As Americans dip their shrimp in cocktail sauce at New Year's Eve parties tonight, they should consider a recent report that made some people gag. Much of the shrimp on holiday trays this season was processed by slaves and indentured servants in Thailand before being imported to the United States.

In an exhaustive investigation that included interviews with more than 300 former seafood industry workers, the Associated Press documented that slaves were sold, kidnapped, and conned into servitude while the Thai government blithely looked the other way.

When workers tried to leave seafood companies, they were beaten, chained to boat decks without food or water for days, and in some cases thrown overboard. They worked for months at a time on boats described as "floating prisons," or on land where they stood 16 hours a day, peeling and deveining shrimp with their hands in icy water. Scratches and sores often became infected with bacteria.

The AP found that America's appetite for inexpensive shrimp has led U.S. food companies such as Red Lobster and Olive Garden restaurants, Walmart and Whole Foods grocers, and Petco, which sells pet food with shrimp in it, to disregard how merchandise is processed.

Representatives for the companies assured the Associated Press that they weren't selling slave-processed shrimp. But suppliers of the stores and restaurants said they couldn't guarantee that slave labor wasn't used in the products' processing. Some of the same suppliers vowed not to ship slave products when confronted with earlier allegations.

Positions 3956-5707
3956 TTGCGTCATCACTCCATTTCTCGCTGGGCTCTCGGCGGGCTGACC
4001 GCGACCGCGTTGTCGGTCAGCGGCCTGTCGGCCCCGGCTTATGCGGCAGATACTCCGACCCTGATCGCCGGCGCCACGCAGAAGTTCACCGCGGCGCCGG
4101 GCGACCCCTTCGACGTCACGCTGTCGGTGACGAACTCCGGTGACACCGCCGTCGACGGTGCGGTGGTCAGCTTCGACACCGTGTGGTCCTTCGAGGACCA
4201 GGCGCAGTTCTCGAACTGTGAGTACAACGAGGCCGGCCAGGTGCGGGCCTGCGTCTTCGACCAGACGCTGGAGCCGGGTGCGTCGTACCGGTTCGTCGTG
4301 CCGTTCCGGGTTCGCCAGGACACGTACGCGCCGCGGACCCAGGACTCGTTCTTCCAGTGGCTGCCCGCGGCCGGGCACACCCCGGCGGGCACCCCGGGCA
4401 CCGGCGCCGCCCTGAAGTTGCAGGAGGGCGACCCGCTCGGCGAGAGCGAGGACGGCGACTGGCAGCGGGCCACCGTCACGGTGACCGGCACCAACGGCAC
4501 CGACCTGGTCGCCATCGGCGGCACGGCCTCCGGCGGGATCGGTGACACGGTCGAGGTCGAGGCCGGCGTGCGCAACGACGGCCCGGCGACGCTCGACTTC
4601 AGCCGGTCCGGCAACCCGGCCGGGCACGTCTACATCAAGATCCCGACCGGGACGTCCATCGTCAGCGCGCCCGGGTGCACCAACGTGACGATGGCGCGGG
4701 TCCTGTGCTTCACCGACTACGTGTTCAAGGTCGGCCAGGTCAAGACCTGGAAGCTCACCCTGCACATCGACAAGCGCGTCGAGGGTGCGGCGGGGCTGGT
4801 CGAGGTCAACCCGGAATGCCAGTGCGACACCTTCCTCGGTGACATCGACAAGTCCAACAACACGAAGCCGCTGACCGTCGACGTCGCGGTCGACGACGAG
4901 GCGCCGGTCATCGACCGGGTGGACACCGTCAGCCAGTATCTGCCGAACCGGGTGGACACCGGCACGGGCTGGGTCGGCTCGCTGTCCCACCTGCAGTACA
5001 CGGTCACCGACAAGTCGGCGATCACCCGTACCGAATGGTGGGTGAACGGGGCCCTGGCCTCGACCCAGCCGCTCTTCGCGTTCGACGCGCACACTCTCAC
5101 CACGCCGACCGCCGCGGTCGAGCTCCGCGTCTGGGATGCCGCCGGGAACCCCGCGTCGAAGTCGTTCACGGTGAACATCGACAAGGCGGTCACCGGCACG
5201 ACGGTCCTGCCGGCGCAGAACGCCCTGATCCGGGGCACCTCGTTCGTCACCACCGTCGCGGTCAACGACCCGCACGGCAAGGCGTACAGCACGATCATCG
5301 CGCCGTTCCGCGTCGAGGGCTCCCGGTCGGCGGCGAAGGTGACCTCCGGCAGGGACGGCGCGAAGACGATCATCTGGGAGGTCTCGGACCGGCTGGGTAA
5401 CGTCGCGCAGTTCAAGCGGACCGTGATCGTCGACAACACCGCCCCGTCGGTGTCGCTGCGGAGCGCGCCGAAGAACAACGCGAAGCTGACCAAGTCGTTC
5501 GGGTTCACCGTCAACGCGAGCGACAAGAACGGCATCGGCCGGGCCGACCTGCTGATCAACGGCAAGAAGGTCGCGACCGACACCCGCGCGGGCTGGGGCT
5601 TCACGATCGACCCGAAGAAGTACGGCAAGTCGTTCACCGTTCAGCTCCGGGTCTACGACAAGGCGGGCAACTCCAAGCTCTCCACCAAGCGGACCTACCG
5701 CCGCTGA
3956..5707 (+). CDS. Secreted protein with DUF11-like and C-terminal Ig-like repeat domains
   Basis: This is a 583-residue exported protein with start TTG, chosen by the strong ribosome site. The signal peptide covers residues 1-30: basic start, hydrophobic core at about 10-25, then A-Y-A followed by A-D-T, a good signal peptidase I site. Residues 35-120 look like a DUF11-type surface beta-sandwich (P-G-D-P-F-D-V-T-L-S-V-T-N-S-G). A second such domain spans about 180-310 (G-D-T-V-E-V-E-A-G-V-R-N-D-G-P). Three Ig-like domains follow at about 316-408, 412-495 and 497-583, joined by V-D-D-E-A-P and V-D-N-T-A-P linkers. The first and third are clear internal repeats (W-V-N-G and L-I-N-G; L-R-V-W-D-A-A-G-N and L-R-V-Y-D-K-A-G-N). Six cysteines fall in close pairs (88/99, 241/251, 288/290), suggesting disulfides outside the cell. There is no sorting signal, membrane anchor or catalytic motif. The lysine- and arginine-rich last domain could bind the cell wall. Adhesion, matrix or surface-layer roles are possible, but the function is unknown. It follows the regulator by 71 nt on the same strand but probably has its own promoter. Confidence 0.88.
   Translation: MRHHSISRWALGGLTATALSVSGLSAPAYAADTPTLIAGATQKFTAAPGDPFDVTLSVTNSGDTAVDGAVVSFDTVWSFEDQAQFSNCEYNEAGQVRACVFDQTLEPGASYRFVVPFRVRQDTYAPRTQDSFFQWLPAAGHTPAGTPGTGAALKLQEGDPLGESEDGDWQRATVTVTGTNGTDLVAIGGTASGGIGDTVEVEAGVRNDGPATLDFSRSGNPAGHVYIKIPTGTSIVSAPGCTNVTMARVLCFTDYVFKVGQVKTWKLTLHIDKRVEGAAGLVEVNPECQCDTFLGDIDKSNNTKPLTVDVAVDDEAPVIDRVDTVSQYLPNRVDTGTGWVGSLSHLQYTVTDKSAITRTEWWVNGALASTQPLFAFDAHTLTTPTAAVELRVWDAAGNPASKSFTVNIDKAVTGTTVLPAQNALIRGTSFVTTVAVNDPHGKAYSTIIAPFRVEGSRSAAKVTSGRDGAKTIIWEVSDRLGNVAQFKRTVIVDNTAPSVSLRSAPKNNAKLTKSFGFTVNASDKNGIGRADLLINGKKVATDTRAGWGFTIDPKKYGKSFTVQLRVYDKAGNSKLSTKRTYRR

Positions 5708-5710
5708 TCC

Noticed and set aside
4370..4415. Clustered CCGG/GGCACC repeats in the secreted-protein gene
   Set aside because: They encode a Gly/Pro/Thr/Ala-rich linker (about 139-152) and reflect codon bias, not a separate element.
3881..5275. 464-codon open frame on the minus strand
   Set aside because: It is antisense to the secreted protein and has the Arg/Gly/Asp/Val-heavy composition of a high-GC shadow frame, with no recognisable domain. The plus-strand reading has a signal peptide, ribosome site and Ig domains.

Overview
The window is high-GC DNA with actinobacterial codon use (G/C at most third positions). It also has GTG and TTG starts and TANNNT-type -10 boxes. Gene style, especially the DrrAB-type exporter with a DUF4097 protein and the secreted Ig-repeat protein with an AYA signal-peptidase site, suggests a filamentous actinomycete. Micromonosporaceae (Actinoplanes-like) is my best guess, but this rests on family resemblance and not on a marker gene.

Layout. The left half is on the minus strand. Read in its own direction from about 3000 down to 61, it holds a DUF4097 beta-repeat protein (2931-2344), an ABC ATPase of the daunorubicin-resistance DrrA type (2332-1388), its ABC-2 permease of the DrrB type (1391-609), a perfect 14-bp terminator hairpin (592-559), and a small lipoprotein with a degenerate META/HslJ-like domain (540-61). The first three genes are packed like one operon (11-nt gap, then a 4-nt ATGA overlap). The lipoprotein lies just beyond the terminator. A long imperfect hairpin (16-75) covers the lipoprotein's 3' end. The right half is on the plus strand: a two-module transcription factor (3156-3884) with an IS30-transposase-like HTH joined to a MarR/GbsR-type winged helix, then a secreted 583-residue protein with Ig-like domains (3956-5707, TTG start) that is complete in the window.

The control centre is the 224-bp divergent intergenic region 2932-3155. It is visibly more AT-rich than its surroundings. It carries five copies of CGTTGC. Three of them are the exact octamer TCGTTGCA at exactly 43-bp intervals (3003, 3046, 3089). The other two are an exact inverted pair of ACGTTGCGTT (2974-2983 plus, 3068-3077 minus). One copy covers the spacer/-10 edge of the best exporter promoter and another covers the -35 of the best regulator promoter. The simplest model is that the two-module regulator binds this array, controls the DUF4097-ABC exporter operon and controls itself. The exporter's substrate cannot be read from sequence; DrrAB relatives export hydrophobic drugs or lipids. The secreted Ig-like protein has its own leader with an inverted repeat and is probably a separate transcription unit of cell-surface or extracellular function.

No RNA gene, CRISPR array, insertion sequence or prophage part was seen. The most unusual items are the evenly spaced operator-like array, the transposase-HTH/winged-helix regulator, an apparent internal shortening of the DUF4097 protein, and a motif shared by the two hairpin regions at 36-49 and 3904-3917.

They can do better. Nestle, a Swiss company, conducted its own investigation this year and determined which of its suppliers were possibly using slave labor. Walmart, Red Lobster, and other big American companies need to stop making excuses for not finding out the sources of the shrimp they sell and how it was processed.

It's difficult for consumers to be discerning because there are no clues on restaurant menus and store packaging as to how shrimp was processed. Many Americans would be willing to pay more for shrimp if they could be sure it wasn't processed by slave labor. New farming techniques are also making domestic shrimp a more viable option.

It would help if U.S. laws making it illegal to import goods produced by slave labor were more actively enforced. And a giant loophole in those laws, which exempts products when U.S. production can't keep up with demand, needs to be closed.

The sad tale of Thailand's shrimp industry provides an opportunity for this country to stand by principles it fought over during the Civil War and promoted in creating one of the world's most vigorous labor movements: Workers should not be slaves.